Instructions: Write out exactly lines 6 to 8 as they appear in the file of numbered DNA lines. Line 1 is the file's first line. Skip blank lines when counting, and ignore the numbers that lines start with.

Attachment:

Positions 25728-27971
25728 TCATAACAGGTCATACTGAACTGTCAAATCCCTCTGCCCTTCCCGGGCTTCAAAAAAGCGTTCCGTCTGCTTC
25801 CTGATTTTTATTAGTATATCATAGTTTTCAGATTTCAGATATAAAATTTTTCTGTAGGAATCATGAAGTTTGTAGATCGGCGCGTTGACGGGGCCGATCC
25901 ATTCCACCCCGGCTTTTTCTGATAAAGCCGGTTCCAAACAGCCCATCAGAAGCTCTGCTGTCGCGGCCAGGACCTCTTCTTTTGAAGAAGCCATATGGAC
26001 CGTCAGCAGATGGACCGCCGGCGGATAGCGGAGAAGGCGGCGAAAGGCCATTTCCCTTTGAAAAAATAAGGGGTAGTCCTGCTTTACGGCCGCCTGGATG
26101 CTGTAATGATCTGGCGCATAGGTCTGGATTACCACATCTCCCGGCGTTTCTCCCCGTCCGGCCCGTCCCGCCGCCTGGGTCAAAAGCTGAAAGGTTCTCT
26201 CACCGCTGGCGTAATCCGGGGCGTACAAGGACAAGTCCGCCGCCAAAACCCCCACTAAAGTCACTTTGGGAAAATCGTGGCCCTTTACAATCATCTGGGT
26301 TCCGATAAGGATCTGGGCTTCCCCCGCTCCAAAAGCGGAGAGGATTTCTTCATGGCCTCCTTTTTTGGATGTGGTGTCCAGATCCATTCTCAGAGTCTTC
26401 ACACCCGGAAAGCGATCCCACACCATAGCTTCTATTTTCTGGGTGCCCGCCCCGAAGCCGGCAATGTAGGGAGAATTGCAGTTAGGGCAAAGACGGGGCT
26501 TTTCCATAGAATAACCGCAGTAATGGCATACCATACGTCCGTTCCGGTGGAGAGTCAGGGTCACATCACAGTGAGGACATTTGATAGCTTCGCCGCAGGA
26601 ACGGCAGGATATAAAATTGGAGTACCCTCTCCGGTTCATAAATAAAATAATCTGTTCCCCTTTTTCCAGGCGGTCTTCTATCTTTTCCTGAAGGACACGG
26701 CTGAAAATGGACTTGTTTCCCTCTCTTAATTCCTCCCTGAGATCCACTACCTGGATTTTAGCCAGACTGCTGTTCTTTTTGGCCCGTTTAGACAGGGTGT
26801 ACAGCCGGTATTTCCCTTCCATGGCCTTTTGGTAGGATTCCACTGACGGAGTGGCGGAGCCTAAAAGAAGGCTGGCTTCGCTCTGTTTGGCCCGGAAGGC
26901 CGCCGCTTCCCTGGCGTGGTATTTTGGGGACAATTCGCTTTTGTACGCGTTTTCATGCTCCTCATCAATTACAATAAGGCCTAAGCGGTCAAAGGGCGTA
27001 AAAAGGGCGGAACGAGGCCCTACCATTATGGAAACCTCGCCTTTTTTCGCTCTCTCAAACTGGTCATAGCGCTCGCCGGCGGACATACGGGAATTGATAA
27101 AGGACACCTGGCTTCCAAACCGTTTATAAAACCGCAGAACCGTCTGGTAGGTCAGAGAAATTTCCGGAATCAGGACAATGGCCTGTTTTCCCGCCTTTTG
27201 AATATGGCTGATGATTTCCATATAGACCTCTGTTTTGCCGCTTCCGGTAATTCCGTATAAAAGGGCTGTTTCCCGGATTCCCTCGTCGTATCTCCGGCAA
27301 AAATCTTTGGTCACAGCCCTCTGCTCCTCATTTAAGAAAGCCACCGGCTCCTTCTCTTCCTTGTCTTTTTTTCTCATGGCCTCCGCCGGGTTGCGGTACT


26101 CTGTAATGATCTGGCGCATAGGTCTGGATTACCACATCTCCCGGCGTTTCTCCCCGTCCGGCCCGTCCCGCCGCCTGGGTCAAAAGCTGAAAGGTTCTCT
26201 CACCGCTGGCGTAATCCGGGGCGTACAAGGACAAGTCCGCCGCCAAAACCCCCACTAAAGTCACTTTGGGAAAATCGTGGCCCTTTACAATCATCTGGGT
26301 TCCGATAAGGATCTGGGCTTCCCCCGCTCCAAAAGCGGAGAGGATTTCTTCATGGCCTCCTTTTTTGGATGTGGTGTCCAGATCCATTCTCAGAGTCTTC